Long as we're talking about the Pros, and if I may take a cutesy liberty here, I would like to call it the 250 Prose race. Even the most jaded of onlookers found the five laps of the first moto enough to bring everyone to rigid attention. Five of the best 250 Pros around, Jim West, Joe Johnston, David Pessy, Jeff Vidic, and the absolutely amazing and unbelievable fourteen-year-old, (that's right I said fourteen) Pro Jeff Jennings. West, not getting a good start, was forced to pass Joe Johnston, Pessy and Vidic before he could get a shot at the leading, Jeff Jennings. At the start of the last lap, West began putting the pressure on Jeff. As they went over the back chute jump for the last time, Jeff held a one bike lead going into the switchback number one turn. Jennings went a little wide in the turn with the canny, experienced West turning inside, taking a quick one bike length lead. But like the man said, when in doubt whup it out, and did Jennings whup it out! Down the short chute from one to two, about halfway, there's a little bump, smooth, but it does get you somewhat airborne. Jennings, WFO, doing a wheelie passed West just three to four feet before the 180 degree turn two, and held the lead through the turn and to the checker. So ended one of the most amazing efforts I've ever seen by any fourteen-year-old. With the talent encased in the body and mind of Jeff Jennings, this is a man-youngster that is showing potential that I have not seen since I first saw Marty Tripes at fifteen.

The veteran West was not to be denied. It has often been said, that young men don't win, which is true more often than not. West came back to win the last two motos, again as in the past two weeks, finishing first overall. The Husky-mounted West, with four points, was only three in front of Honda-mounted Jeff Jennings for second overall. Jeff, in turn, was four points ahead of third place finisher, Ossa mounted David'Pessy. To wrap up the Pro categories, it looked as if Jim West, having won the first moto for the 500 Pros, having won "King of the Hill" for the second week in a row on his Husky, running well out in front in moto two, was going to make it another triple payday for himself. When, would you believe it, in the middle of lap three, Jim spun out and fell off the uphill downhill turn three. The fall broke the throttle and the big Husky was stuck wide open, running wild. When Jim picked the Husky up, the wildly spinning big knobby got a giant bite of Irwindale's turf, leaping out of Jim's hands, doing a giant wheelie, falling down about ten feet away, still madly running wild. Very calmly, just as if he had all the time in the world, West walked over to the screaming Husky, and this time before picking it up, pulled in the clutch, grabbed the front brake, stepped on the rear brake, let out the clutch, and the screaming Husky finally came to rest. Jim's only comment was, well I guess I'll pack this one in for the night. Joe Johnston went f lying by into the lead to take the win. Joe came back to win the third round to take first overall. His Maico, again holding up for three motos, to best Yamaha mounted Brent Foes and Maico mounted Robert Zingg.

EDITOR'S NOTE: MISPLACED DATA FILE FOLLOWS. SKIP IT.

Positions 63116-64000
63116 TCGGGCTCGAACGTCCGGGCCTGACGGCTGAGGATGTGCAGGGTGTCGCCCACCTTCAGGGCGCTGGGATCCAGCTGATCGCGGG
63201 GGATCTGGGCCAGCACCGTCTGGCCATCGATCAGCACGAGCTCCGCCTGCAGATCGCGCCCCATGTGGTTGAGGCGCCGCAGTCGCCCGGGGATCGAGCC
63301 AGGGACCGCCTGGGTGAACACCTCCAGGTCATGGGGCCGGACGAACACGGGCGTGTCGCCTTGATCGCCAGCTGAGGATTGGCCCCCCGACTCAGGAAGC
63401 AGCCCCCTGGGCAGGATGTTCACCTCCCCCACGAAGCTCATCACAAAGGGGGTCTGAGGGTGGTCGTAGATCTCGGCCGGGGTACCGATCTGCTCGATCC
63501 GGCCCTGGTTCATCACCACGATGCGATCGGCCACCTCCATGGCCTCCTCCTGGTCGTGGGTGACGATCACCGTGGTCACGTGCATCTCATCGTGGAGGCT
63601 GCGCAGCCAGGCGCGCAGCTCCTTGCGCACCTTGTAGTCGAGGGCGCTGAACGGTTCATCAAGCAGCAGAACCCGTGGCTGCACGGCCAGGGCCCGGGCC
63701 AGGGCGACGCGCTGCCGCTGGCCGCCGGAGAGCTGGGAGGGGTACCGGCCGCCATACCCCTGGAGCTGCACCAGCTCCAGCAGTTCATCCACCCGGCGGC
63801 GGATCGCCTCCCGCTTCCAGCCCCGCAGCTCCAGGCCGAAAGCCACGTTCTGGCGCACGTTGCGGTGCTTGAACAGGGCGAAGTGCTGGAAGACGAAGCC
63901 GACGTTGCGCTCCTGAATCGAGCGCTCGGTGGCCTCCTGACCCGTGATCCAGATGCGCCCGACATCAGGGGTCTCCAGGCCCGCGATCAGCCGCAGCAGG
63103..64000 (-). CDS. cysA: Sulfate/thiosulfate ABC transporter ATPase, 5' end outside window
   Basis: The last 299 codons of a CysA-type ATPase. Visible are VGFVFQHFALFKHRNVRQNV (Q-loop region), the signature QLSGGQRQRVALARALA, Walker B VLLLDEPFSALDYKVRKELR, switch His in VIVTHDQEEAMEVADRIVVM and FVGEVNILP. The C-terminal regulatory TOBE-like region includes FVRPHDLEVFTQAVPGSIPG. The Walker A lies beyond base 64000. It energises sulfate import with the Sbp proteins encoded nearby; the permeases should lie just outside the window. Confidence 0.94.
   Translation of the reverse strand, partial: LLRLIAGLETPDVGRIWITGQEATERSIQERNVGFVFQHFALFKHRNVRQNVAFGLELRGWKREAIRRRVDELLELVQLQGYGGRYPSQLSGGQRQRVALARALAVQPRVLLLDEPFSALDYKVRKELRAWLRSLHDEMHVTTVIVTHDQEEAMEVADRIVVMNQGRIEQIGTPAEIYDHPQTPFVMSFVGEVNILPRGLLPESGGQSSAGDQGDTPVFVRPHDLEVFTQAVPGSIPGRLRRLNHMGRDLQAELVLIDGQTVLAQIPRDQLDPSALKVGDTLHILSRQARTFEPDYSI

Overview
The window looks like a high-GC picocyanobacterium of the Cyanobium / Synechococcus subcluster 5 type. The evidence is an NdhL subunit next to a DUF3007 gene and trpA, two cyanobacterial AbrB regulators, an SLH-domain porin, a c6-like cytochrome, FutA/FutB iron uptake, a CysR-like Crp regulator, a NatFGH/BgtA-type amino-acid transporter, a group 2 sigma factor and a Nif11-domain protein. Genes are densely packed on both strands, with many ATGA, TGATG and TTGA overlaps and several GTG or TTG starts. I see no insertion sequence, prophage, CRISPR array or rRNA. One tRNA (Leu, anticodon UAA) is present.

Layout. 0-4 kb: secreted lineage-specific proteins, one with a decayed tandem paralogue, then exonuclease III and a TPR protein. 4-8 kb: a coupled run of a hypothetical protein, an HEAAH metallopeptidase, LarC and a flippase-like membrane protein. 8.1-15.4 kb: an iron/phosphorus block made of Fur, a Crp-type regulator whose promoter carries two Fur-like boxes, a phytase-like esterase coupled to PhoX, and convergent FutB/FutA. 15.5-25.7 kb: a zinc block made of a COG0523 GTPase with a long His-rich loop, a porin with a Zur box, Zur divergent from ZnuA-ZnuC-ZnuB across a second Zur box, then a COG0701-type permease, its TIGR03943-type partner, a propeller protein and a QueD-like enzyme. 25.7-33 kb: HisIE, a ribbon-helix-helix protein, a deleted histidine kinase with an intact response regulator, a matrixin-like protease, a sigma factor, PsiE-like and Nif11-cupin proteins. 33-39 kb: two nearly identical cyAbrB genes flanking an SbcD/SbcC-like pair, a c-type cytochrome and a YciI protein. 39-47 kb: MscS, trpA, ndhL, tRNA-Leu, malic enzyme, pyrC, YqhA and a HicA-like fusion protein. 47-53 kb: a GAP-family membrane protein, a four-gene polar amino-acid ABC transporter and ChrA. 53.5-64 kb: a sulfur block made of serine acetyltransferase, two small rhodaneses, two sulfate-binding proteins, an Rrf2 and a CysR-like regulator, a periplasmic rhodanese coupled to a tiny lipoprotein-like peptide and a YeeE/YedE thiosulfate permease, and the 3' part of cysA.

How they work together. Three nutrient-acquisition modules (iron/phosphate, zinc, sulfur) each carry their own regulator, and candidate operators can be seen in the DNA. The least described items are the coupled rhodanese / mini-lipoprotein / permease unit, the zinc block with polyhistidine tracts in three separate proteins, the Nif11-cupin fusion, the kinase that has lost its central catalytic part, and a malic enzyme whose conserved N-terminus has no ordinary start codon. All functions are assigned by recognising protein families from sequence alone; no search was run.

Talk about dedication to winning, it wasn't but just a few months back, that Mark Lawrence was riding a mini, where he was, more often than not, a winner. Mark would take an occasional ride on a 100, but it was nothing to write home about. Then, he threw his legs over a 125 Yamaha, and as quick as it takes to say, someday you'll own a Yamaha, Mark flew through the Junior ranks, and tonight made his debut as a 125 Intermediate. A debut he will not soon forget. Where most riders, moving up in class, will show a certain timidity until they've tested the water, such was not the case with Mark. How it's possible, I'm not sure, but in that first three lap race, Mark Lou Morrison, Mark Arsenault, Robert Marino, and Eugene Gayo switched around those first five spots so often that as in the 125 Pro race, they had the fans and announcer, Bruce Flanders going berserk. At the finish, it was Morrison, Lawrence, and Marino. Second moto saw Lawrence come from a bad start, running sixth or seventh in the pack on the first lap, charge through to win it, and come back in the third moto for a Ihird place finish, totaling six points and a first overall victory in his first ride as an Intermediate. Besides Mark's riding ability, his YZ doesn't seem to lack handling or horsepower. Second and third went to the Hondas of Morrison and Marino. Jeff Sloan, after winning first overall in the high school competition last week, did it .this week to the 250 Intermediates. Second went to Skip Keeley. This was Skip's first ride at Irwindale in many, many weeks. Nice to see the Keeleys back, and I'm sure that all of the racers are too, since when Skip is present, that means that papa is back with all that equipment and talent for welding broken pieces. Third went to Conrad Weber, making it a Yamaha, Maico, Montesa finish. Tops in the 500 Intermediate class was Bart Taylor and his Husky over Craig Phillips, with CZ rider Trent McGee getting third. Joe Tucci, with Ricky Simmons being isqualified in moto one, swept for first overall in the Mini Experts, while second place went to the calmest, most unflappable youngster I've ever had the pleasure of meeting, Bill Fancher. While equally calm, but a little more emotional, Vince Van Hook took third, preventing another Honda sweep with his Yamaha.